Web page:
Hip replacement surgery has changed so much over the years. With simpler approaches, the average age of for hip replacement is 65, making it a more common procedure.
The primary goal of the procedure is improved mobility and activity with less pain. However, sometimes there isn’t as much improvement as you’d hoped for.
At the Bridging® Institute, we often find specific glitches in hip control can impact your overall confidence and ease of movement after recovery from the replacement. This leaves you frustrated.
And sometimes the issue relates to a prior injury or surgery, not the hip replacement!
What else was impacting balance following surgery?
Strengthening and balance exercises were supposed to help with her replacement recovery … not so much. What next?
This week’s guest on our YouTube channel, Jae, was still unsteady after a weird series of events with hip replacements. One disintegrated and caused a lot of pain. The next wasn’t right and had to be replaced. Goodness!
She went for post-surgical rehab and faithfully did her exercises. The ease and effort of getting around was not improving. Her questions about how much more improvement to expect got responses of, “but you’re 83!” The unsaid part of that response is, “What more did you expect?”
This was a crazy response because age isn’t really a factor in balance control. The correlation to age is merely that you’ve had more time to be exposed to disruptors of your body. Disruptors impact the way parts of the body work together.
Bridging does a quick reset to put the associated micromovements back together so you’re back in action.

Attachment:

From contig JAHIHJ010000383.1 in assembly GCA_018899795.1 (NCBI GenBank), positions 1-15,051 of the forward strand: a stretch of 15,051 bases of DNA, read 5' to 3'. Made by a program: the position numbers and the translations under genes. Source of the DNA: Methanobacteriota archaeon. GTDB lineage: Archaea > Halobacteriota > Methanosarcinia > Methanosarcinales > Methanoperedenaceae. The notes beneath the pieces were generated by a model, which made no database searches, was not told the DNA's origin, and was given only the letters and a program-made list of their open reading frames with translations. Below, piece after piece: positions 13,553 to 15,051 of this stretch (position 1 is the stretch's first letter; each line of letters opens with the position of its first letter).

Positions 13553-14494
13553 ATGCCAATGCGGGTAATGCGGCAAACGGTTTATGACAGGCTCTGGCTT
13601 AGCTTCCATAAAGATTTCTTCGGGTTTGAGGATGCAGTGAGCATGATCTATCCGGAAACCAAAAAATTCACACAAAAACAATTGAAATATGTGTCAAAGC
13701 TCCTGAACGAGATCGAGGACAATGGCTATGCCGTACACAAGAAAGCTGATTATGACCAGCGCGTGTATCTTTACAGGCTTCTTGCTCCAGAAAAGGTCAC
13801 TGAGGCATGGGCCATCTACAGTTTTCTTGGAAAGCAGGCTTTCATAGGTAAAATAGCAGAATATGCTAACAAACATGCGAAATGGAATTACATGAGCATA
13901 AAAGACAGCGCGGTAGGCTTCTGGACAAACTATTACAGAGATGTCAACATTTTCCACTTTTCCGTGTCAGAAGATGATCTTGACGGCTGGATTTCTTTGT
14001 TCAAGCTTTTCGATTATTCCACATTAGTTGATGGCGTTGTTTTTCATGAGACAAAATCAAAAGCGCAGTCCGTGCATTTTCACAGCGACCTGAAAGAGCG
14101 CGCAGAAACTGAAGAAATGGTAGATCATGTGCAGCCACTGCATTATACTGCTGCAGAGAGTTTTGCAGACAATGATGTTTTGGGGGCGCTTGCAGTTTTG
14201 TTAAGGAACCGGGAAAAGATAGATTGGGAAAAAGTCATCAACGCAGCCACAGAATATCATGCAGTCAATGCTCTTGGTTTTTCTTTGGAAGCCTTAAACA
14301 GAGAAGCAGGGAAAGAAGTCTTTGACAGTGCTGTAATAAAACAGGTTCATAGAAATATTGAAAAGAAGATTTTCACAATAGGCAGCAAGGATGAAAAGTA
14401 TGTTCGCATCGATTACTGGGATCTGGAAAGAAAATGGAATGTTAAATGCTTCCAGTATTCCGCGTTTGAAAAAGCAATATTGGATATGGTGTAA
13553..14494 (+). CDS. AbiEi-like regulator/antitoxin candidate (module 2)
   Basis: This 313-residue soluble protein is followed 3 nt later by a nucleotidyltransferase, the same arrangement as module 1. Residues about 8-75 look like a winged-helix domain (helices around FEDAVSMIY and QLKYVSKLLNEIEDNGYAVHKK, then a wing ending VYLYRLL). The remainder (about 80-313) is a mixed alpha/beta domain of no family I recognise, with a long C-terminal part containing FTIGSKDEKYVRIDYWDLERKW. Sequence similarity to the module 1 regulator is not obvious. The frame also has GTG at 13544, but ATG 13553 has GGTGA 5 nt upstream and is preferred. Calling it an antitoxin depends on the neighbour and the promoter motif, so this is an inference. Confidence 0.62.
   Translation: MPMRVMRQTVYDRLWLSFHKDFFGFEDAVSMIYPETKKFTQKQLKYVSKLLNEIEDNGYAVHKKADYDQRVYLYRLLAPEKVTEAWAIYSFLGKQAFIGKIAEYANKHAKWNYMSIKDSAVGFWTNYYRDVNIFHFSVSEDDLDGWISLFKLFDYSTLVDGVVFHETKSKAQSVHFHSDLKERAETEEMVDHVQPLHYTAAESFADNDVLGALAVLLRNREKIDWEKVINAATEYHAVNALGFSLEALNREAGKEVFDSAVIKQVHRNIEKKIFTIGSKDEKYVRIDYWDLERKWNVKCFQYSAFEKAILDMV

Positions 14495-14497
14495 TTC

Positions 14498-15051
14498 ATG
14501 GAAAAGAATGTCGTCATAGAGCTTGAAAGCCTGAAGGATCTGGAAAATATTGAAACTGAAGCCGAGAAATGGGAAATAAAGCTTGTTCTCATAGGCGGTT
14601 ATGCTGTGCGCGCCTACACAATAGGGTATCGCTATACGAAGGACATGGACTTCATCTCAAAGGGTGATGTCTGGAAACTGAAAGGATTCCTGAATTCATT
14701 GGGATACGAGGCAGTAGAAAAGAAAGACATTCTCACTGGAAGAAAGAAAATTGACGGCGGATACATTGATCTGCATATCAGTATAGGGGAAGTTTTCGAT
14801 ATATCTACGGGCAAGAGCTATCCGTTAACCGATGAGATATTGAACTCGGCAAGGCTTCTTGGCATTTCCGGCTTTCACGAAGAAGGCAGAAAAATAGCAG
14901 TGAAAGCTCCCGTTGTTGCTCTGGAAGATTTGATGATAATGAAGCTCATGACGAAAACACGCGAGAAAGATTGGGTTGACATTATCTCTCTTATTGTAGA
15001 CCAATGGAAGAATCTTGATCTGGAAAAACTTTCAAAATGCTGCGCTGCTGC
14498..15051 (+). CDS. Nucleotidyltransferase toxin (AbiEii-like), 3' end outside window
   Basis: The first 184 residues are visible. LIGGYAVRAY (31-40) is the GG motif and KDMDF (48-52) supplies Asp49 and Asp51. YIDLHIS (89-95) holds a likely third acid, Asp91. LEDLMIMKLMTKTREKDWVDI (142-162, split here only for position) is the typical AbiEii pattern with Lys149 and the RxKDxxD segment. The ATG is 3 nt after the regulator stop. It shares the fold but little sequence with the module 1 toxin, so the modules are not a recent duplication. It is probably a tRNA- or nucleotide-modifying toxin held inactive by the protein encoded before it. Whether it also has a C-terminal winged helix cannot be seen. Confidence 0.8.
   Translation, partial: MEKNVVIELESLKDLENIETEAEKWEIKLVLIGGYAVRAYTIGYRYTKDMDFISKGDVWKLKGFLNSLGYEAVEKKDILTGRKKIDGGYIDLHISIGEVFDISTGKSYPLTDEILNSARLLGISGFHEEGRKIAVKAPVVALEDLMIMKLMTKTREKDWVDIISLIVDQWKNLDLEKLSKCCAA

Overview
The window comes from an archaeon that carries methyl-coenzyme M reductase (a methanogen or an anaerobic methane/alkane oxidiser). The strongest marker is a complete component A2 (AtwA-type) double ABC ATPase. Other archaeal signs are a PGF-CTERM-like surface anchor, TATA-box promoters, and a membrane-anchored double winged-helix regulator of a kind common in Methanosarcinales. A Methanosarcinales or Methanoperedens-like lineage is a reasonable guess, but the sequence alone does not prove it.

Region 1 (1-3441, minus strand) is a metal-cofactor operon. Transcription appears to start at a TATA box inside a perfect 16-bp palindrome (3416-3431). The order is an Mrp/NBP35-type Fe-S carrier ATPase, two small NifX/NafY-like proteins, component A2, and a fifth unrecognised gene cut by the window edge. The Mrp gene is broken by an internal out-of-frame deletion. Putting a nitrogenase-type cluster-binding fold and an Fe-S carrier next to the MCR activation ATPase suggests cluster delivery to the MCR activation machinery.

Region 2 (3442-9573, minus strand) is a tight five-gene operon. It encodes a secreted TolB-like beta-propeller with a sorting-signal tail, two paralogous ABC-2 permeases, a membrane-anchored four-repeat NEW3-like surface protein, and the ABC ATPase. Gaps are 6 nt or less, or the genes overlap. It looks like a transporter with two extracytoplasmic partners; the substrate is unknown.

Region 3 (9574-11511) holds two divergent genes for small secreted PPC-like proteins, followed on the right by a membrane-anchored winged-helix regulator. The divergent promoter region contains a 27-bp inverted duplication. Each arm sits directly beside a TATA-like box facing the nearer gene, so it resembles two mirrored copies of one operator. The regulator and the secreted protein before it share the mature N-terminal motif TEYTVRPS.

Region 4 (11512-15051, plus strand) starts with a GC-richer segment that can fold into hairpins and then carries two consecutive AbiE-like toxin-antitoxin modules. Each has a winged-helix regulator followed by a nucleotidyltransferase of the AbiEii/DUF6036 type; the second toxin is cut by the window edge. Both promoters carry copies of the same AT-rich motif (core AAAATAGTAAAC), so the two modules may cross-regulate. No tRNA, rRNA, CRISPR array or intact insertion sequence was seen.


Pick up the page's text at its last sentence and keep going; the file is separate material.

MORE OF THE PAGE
Details matter for deciphering balance
Jae, a long time client, was still seeking better mobility and called to see if Bridging® might help again. We’ve worked together in the past to solve nagging pains or balance concerns. She wanted to get back to doing activities with her family and community.
Restoring her balance after surgery took three sessions. (The third is on YouTube.) Here is the progression of how we helped put her back together:
- September session: We simply matched up how the right and left sides of her body and legs were working. She was then able to go visit family in Utah and do some simple hiking, using poles.
- October session: We dissected why she was off balance when standing up. It was a core imbalance related to a prior shoulder surgery.
- November session (video): We teased apart factors of her dynamic balance to see how they were working. Five out of six aspects were fine, so we tackled the last component. Now, the cane is gone!
Have a look to see how the devil can be in the details, and how dynamic balance can quickly change with Bridging®.